Q: Why don’t you like horror movies?
A: I do like them. I like them a lot. I don’t think I could do this if I didn’t like them, unless there was a lot of money in it.
Q: Then why do you make fun of these movies?
A: I would argue that I don’t make fun of the movies – I’m just noting the logic flaws, missed continuity, bad storytelling choices, and questionable acting.
In a way, I view what I’m putting down here as a “What not to do” checklist. Follow it, and the next time you go to make a horror movie, you’ll avoid some of the pitfalls.
Alternately, when something goes right, I also love to revel in it.
Q: So what’s this FAQ for?
A: I’ve had a few questioned addressed to me directly, and a LOT of Google searches that have come up over and over again. So I thought I’d help my readers out.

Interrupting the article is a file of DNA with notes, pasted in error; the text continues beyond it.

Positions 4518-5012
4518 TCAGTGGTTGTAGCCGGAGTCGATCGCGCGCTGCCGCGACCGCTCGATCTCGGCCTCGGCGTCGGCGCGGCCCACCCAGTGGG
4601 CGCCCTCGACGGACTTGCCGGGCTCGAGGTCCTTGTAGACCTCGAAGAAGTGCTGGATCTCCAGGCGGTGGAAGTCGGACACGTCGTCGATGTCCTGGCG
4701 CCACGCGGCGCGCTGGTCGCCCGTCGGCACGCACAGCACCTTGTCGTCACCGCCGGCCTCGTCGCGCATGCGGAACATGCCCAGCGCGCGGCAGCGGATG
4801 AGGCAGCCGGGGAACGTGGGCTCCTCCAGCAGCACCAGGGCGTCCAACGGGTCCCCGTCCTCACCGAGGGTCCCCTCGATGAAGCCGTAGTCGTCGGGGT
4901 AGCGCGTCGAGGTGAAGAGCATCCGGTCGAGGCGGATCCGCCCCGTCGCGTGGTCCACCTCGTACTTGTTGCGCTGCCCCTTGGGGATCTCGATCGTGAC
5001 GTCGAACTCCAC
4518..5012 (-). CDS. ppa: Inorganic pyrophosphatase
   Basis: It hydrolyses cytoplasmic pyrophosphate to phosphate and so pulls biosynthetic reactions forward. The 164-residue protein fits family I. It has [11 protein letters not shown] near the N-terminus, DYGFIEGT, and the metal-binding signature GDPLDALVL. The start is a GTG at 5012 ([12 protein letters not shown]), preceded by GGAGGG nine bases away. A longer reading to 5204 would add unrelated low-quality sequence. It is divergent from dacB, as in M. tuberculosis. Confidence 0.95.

Q: What happened to Judy at the end of “Sleepaway Camp?”
A: Judy got a hot curling iron in a place where no curling iron should go in a lady.
Q: Did that kill Judy?
A: Interesting question (you’re going to see that a lot), and the answer is, “Depends on who you ask.”
As far as the film is concerned, probably. But we never see Judy acting all deceased once she’s “dead,” and she’s never carted away in an ambulance, since the movie ends once we learn who the killer is.
After “Camp” 1, 2, and 3 came out, a fourth film was in the works. Parts of it were shot, but the money ran out and the film was never completed. The footage was released only in a special box set put out by Anchor Bay. The story goes that, at the end of the film, we would learn that Judy was the murderer – she was driven mad by her disfigurement by curling iron. Or something equally disturbing.
Of course, eventually, there WAS a fourth camp movie – which ignored 2, 3, and the unfinished 4 totally.
But wait! There’s more! A script also exists for a “fourth” camp movie that follows parts 2 and 3, and at some point there are plans to release a “Camp” movie that follows the storyline of “Return to Sleepaway Camp.”